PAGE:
Griffiths is generally sympathetic to sortition and starts out with a long list of “well known” advantages of the system. The first few of these are:
it is likelier than any other system to produce representative bodies that are sociologically representative of the people;
• it removes the need for any specific positive discrimination;
• it forces political parties, campaign groups, etc., to address themselves to the public as a whole if they want to have any consistent influence on policy;
• it transforms political representation into a genuine public service, carried out by people who would often not have chosen it: a matter of duty, not ambition[.]
In terms of potential problems, Griffiths is much concerned about the validity of the sampling procedure and raises the questions of both deliberate tampering and non-intentional error as well as the question of whether the public will have faith in the procedure.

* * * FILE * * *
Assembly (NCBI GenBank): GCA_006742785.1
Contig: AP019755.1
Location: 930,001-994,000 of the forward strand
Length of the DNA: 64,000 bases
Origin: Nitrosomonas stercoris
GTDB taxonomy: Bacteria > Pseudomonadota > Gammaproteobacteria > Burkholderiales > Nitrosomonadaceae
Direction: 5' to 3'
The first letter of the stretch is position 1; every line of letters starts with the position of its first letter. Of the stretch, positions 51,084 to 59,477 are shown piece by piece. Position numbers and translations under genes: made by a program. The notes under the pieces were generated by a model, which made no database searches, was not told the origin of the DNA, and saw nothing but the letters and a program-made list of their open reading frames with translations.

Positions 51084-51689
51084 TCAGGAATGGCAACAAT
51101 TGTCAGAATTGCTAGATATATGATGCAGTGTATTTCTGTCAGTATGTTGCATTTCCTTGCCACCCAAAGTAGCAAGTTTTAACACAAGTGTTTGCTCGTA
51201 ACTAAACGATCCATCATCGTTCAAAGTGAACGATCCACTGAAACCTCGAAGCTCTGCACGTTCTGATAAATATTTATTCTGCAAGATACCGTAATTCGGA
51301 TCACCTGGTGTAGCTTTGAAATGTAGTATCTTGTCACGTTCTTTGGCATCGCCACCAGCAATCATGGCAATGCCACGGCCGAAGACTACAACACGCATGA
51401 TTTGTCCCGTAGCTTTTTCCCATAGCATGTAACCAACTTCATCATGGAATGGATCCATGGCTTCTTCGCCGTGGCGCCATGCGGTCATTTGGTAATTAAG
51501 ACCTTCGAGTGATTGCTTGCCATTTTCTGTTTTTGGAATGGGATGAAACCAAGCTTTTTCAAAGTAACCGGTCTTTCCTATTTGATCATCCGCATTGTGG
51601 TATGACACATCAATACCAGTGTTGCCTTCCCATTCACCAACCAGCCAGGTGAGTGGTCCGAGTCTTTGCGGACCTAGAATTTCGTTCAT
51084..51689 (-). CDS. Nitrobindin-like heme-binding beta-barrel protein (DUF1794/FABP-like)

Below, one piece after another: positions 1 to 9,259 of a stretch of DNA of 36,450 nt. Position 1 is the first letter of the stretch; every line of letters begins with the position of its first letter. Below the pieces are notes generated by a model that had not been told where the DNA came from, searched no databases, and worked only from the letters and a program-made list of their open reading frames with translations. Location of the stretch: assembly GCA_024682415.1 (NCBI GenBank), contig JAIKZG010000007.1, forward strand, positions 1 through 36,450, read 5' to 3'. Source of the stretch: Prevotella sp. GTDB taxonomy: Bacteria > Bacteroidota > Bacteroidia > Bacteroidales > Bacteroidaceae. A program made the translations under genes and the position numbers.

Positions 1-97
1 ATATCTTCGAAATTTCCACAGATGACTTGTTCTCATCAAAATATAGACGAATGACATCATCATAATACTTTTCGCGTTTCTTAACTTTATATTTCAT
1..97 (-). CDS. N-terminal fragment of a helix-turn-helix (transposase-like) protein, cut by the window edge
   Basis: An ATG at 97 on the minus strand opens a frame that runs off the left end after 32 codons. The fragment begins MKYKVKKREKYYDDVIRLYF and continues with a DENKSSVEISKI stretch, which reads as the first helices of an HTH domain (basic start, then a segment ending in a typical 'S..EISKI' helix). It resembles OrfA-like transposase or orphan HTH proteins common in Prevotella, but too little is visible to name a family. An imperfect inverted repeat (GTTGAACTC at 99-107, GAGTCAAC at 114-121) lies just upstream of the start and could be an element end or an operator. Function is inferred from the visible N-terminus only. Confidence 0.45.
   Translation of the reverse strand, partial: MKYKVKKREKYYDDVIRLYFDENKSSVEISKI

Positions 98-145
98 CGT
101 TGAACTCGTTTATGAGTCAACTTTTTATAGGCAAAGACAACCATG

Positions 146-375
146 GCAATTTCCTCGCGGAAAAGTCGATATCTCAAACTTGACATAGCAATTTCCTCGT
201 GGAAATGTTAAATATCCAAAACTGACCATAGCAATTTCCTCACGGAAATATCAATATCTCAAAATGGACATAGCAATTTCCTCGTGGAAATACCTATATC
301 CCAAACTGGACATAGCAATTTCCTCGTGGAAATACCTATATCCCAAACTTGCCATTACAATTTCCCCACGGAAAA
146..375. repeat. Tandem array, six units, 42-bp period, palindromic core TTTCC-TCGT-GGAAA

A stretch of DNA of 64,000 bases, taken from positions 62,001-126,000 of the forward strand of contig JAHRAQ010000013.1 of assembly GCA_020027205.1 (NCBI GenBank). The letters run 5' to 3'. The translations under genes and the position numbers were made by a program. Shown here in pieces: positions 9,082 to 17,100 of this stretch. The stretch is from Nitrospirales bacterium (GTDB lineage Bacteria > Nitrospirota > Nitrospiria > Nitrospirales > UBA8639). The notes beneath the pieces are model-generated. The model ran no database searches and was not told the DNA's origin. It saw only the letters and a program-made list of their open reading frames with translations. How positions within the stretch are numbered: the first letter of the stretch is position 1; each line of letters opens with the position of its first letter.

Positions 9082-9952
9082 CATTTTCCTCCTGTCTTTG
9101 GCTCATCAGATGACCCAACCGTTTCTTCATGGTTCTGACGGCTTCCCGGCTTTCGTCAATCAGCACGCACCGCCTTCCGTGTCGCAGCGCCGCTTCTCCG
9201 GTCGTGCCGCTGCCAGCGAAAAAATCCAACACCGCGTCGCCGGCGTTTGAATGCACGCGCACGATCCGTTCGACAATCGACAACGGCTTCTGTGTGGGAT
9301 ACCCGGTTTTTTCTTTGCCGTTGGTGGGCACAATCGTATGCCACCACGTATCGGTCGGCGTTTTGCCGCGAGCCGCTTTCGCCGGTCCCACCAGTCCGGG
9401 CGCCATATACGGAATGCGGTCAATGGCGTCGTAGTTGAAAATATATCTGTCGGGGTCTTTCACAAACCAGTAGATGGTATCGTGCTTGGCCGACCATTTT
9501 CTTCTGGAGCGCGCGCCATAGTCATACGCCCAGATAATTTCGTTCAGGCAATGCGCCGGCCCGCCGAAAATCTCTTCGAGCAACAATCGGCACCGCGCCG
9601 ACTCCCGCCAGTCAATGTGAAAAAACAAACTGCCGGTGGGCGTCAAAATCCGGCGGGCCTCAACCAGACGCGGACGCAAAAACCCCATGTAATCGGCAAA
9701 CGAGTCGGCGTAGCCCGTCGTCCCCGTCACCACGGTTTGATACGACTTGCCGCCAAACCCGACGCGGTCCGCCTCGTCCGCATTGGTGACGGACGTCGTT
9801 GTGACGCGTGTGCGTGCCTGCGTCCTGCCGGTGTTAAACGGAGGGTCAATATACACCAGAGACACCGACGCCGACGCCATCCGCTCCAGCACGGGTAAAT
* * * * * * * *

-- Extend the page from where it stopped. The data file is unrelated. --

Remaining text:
Griffiths lists four additional potential problems:
- The small chance of a citizen being sampled into a high powered body, or even knowing someone on such a body. Griffiths believes this may lead the population to become uninterested in politics.
- The professionals in the political system, including lobbyists, may be the ones really wielding political power.
- Without party organization, it may be difficult for the allotted body to set its agenda, and this role may in effect be carried out by some elite group.
- The inapplicability of sortition to organizations where membership is a relatively low commitment affair. In such cases it is unlikely that allotted members would be willing to put in much effort into serving in an allotted body.
These are all interesting points that deserve attention. The one about the professionals in the system wielding power is to some extent discussed here, but surely merits additional discussion.